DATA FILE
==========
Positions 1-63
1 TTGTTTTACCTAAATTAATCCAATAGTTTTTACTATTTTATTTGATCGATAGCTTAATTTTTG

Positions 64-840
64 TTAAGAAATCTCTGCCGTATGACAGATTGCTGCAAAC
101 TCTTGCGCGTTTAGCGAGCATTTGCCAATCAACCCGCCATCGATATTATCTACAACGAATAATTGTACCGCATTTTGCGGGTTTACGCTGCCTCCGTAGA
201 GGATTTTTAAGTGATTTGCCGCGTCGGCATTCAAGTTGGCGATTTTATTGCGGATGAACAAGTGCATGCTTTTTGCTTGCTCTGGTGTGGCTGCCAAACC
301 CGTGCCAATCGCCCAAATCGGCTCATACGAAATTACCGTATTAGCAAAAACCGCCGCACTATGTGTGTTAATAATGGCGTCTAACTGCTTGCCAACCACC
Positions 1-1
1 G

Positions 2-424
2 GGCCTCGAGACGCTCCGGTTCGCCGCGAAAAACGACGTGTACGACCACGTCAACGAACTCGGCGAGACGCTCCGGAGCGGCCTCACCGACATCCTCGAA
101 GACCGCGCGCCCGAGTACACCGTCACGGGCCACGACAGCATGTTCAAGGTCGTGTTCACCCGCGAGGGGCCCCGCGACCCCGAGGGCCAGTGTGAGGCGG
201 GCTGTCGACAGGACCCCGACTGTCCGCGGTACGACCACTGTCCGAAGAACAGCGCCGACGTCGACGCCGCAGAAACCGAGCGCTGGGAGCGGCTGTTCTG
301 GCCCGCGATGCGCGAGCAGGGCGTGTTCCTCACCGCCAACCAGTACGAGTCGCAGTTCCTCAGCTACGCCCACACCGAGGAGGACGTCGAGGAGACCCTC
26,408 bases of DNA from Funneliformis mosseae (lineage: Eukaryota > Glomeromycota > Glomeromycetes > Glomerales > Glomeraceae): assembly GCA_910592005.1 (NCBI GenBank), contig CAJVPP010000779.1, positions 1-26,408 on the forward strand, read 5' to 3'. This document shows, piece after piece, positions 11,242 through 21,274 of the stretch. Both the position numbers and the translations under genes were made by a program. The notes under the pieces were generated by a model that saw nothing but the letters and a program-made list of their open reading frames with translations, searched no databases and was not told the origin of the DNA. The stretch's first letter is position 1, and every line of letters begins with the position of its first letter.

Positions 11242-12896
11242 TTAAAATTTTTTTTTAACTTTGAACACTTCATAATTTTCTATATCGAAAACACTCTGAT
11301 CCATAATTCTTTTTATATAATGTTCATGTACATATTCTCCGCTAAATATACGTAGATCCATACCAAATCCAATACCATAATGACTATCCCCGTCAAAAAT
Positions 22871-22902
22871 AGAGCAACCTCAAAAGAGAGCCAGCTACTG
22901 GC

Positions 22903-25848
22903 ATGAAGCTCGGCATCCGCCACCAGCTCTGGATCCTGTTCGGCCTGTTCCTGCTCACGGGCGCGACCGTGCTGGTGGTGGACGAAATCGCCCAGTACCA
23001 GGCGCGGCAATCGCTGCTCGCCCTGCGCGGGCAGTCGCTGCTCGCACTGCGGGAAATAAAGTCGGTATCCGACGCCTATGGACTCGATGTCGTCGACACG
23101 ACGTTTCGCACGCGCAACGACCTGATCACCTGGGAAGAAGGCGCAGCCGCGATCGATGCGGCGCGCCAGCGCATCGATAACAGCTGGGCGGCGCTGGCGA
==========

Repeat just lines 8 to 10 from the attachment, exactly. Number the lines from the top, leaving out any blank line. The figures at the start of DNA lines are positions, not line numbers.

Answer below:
Positions 1-1
1 G

Positions 2-424